Alternative energy students tour solar concentrator in France

Alternative energy students tour solar concentrator in France

Students from The University of Tulsa’s alternative energy engineering class are learning how nations around the globe are embracing cleaner, more sustainable forms of energy. Housed within TU’s College of Engineering and Natural Sciences, the course is led by Professor of Chemical Engineering Daniel Crunkleton.

“Students are demanding more courses in alternative energy, and we’re trying to respond to that need,” he said.

alternative energy classCrunkleton’s class is specifically examining resources in solar power, biofuels and biomass. During spring break in March 2017, the class traveled abroad to the southern region of France to learn about Font-Romeu-Odeillo-Via, one of the largest solar concentrators in the world.

“It’s a solar furnace that is similar to using a magnifying glass to concentrate sunlight on the sidewalk, only it’s on a much larger scale,” Crunkleton said. “You can use that heat to boil water to produce electricity.”

The professor said today’s graduates are expected to be knowledgeable about renewable energy production.

“It gives them a new perspective they can give to their companies,” he said.

Chemical engineering junior Brett Stewart said it was fascinating to witness the amount of energy harnessed for electricity at the French facility.

“We saw research on this concentrated solar energy that you could swipe a piece of wood through, and the wood would catch on fire just from sunlight,” he said.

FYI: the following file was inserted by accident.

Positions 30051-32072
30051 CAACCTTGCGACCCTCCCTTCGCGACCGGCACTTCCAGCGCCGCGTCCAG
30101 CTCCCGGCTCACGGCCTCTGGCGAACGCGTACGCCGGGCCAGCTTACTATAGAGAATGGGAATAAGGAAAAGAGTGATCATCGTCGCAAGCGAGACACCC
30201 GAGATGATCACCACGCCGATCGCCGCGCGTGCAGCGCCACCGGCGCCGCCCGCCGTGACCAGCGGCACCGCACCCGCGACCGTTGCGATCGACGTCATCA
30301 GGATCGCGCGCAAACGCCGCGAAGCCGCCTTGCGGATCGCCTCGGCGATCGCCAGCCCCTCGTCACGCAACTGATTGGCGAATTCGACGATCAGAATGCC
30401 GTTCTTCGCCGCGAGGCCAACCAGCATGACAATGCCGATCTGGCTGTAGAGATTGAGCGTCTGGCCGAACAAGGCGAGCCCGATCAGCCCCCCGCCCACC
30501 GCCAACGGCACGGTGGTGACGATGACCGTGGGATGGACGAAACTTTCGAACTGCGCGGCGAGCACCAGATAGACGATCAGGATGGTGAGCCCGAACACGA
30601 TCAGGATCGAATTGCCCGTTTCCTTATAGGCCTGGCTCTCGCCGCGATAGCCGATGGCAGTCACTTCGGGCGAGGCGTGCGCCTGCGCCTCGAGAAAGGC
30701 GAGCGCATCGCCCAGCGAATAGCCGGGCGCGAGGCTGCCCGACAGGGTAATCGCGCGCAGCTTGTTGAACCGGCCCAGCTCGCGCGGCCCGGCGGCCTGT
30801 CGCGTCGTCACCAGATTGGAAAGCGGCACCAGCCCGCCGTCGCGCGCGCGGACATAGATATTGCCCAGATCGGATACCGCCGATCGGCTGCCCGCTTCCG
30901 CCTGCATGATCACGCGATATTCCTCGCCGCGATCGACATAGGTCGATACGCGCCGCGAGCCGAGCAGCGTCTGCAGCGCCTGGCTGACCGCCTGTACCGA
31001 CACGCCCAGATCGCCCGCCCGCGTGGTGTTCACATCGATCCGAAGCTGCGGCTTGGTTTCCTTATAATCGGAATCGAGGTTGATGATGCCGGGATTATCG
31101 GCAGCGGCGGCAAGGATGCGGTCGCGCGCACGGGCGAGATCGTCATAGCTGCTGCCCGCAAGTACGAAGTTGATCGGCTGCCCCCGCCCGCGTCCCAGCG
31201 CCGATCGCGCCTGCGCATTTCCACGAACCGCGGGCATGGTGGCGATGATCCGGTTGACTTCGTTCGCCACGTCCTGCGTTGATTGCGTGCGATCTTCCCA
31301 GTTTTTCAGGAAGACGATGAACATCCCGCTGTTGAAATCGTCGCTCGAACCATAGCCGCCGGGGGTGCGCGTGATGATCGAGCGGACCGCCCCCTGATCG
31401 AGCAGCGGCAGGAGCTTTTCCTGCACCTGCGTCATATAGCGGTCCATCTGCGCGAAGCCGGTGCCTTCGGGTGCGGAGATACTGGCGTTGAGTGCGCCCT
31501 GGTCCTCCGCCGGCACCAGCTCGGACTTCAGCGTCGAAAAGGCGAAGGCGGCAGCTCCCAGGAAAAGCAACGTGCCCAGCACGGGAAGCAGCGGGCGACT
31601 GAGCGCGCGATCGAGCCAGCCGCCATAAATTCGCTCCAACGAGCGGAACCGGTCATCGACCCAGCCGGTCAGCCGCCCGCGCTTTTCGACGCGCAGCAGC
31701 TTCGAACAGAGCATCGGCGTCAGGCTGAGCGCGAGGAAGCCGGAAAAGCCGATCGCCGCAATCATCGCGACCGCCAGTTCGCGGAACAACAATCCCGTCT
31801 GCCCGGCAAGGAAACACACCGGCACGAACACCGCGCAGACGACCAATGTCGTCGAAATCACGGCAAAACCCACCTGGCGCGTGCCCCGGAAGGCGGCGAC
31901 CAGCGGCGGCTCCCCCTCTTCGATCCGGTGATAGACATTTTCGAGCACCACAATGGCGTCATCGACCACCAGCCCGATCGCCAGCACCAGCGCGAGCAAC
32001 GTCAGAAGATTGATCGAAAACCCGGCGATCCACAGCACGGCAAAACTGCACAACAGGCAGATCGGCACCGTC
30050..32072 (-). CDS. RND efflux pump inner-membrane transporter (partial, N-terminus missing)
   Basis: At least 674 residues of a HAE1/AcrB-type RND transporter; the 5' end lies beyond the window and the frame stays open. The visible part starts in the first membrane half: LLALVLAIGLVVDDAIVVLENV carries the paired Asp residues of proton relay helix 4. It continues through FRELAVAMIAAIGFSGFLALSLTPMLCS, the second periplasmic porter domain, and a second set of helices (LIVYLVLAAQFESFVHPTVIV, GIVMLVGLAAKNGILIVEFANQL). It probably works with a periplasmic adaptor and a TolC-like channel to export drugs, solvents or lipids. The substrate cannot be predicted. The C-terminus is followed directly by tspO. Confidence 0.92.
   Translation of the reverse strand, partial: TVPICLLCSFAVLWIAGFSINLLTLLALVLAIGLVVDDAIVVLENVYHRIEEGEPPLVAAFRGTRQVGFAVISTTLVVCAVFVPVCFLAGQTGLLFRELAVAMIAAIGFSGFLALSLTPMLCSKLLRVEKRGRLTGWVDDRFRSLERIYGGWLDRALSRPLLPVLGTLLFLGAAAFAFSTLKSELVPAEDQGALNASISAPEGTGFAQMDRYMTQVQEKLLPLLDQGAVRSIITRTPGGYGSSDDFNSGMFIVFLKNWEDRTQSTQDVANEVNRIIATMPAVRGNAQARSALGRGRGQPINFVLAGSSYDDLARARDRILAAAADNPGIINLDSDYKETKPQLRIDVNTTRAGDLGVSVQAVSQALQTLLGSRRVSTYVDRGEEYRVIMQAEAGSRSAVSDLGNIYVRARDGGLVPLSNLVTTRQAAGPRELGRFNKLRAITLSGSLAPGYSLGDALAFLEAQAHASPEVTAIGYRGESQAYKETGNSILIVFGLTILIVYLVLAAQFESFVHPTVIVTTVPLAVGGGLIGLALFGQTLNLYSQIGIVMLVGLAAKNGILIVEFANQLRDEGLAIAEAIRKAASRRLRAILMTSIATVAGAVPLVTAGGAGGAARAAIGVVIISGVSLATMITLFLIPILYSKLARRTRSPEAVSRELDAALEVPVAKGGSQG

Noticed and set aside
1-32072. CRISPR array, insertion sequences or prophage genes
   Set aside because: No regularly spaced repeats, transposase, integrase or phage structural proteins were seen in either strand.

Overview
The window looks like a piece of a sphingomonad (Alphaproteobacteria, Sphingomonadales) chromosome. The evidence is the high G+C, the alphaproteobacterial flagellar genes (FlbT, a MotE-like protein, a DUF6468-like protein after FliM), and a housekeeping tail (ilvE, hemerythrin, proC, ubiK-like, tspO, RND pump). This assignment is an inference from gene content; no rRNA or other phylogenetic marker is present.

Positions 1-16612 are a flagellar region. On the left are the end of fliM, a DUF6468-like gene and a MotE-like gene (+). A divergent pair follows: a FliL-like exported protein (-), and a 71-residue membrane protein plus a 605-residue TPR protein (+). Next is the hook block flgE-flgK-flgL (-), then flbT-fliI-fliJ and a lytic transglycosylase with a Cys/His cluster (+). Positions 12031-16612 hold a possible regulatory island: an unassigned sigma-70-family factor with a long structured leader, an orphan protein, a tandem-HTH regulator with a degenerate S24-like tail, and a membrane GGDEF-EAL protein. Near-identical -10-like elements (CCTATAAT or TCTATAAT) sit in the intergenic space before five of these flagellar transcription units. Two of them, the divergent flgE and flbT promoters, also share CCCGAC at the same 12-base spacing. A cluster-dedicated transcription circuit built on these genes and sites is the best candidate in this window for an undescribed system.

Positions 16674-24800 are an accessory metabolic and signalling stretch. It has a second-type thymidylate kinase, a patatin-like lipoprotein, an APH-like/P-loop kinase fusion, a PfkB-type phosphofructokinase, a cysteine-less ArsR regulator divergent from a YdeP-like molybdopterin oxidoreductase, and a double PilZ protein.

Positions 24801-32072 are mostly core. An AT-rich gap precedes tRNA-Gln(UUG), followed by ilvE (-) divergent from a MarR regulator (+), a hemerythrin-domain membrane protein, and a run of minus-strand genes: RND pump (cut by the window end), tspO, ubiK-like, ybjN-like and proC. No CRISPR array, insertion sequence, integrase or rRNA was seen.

solar concentrator
Font-Romeu-Odeillo-Via solar concentrator

According to Crunkleton, international experiences are increasingly a requirement for engineering students, and TU has been proactive about implementing coursework abroad. Students, such as chemical engineering senior Matthew Baldwin, enjoyed France’s rich food, architecture and art while watching class applications come to life in the field.

“Alternative energy has always had a certain appeal as the way of the future as fossil fuels are depleted,” he said. “We’re trying to design a plant to produce solar energy, so the two facilities we visited were useful because they showed us what a realistic facility would look like.”

Crunkleton said development of the alternative energy engineering course continues. He plans to partner with TU’s departments of mechanical engineering and electrical engineering to offer the same international experience to all students in the College of Engineering and Natural Sciences.